Steel-reinforcement bar futures advanced to the highest level in more than seven months as data showed that manufacturing expanded for a fourth consecutive month in China, the biggest consumer.
The contract for delivery in May climbed as much as 0.4 percent to 4,144 yuan ($665) a metric ton on the Shanghai Futures Exchange, the highest most-active price since June 20. Rebar closed at 4,134 yuan for the mid-day break at 11:30 a.m. local time, extending this week’s advance to 1.4 percent for a third straight weekly gain.
The Purchasing Managers’ Index was 50.4 in January, the National Bureau of Statistics and China Federation of Logistics and Purchasing said, as they more than tripled the number of companies surveyed to 3,000. The reading compares with the 51 median estimate in a Bloomberg News survey and 50.6 in December. A figure above 50 indicates expansion.
“The data are positive to commodities, but we should also bear in mind that the recent rally of rebar has factored in much of the expectation of a recovery,” said Huang Huiwen, an analyst at Shanghai CIFCO Futures Co.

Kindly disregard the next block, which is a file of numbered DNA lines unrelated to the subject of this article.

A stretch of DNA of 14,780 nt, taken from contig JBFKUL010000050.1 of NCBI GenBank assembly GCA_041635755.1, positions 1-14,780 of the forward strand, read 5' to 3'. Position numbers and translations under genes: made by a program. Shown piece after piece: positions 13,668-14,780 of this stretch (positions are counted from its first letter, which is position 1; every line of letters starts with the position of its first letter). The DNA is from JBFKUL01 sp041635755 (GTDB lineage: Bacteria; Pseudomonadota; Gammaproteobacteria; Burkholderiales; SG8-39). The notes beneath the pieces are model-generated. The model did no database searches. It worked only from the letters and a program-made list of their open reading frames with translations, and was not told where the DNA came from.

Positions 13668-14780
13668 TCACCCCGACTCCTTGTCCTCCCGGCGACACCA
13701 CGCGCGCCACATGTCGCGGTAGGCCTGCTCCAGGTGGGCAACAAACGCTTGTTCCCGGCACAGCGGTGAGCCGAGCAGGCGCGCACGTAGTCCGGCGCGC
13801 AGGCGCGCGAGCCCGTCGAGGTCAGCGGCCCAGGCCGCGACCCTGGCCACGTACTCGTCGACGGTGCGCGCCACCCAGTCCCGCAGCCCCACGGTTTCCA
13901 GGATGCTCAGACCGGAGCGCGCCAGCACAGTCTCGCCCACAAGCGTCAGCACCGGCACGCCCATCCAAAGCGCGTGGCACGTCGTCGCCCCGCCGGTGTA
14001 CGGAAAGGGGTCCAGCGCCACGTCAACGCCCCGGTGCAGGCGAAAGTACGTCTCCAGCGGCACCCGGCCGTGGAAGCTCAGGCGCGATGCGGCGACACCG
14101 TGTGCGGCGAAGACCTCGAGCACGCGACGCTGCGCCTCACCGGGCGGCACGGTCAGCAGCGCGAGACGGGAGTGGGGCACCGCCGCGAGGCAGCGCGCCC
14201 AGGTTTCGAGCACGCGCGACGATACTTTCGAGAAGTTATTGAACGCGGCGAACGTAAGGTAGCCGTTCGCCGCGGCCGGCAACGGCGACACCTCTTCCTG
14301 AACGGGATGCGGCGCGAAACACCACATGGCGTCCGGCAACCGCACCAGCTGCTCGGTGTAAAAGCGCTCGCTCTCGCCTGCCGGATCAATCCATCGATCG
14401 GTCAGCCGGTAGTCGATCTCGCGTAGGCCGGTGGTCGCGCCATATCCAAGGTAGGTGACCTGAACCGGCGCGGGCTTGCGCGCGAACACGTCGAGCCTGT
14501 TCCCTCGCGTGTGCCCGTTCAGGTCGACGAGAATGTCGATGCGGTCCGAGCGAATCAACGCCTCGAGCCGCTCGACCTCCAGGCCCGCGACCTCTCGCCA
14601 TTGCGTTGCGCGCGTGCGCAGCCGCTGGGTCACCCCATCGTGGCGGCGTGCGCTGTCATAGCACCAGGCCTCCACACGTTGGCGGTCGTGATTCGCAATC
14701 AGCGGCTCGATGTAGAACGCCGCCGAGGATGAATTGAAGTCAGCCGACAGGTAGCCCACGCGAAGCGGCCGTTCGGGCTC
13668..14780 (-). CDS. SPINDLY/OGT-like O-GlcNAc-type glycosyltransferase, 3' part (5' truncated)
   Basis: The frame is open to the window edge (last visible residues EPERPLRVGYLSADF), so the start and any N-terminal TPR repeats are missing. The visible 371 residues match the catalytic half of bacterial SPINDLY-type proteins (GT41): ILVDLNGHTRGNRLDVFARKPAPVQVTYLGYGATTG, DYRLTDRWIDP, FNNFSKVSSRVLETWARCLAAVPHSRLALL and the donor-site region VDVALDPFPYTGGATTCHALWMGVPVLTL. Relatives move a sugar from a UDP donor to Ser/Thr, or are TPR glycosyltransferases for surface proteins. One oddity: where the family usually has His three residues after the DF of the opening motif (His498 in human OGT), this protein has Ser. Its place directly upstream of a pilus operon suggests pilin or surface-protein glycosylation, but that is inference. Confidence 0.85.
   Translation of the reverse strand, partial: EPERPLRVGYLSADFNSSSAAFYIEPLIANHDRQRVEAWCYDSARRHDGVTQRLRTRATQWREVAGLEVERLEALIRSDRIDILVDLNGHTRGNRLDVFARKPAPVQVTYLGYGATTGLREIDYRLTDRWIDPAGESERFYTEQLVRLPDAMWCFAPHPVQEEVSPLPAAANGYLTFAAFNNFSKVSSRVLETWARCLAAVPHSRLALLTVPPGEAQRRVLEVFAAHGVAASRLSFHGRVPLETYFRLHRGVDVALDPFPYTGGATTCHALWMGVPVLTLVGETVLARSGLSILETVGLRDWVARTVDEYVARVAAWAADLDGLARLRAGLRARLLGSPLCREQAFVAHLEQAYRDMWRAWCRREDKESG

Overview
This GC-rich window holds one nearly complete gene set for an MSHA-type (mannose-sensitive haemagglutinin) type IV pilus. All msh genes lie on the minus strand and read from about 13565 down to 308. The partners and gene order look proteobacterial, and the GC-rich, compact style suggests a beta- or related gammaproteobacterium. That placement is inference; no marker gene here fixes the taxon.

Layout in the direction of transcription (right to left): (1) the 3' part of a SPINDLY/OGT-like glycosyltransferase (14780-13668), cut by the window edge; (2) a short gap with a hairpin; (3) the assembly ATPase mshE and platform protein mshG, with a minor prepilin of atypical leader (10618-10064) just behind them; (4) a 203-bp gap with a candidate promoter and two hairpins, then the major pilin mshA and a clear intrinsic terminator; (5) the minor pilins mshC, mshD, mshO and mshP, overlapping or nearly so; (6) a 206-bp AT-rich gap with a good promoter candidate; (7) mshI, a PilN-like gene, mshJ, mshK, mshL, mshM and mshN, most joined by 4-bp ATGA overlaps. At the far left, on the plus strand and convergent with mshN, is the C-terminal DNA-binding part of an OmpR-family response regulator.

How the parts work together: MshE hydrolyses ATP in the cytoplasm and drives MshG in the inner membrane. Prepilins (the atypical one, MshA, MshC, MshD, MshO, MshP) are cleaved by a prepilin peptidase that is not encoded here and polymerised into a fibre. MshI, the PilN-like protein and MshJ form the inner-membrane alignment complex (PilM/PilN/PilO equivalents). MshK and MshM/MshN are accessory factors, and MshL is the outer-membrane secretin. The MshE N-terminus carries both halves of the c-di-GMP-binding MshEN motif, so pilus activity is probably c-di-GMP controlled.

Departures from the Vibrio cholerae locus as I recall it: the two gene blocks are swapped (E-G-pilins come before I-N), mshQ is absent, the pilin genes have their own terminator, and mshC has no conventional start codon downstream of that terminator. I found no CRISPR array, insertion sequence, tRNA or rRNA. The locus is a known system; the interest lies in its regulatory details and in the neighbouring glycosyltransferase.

A separate gauge from HSBC Holdings Plc and Markit Economics covering fewer businesses showed manufacturing increased to a two-year high of 52.3 in January from 51.5 a month earlier.
The average spot price for rebar rose 0.1 percent to 3,755 yuan a ton today, according to data from Beijing Antaike Information Development Co. Spot iron ore at Tianjin port climbed 2.1 percent to $152.50 a dry ton yesterday, according to The Steel Index Ltd.
The benchmark iron ore price will be in the range of $130- $150 a ton in 2013, as delivery disruptions will probably result in supply losses of 5 million tons to 10 million tons in the first quarter, Henry Liu and Shirley Zhao, analysts with Mirae Asset Securities (HK) Ltd., said in a report today.
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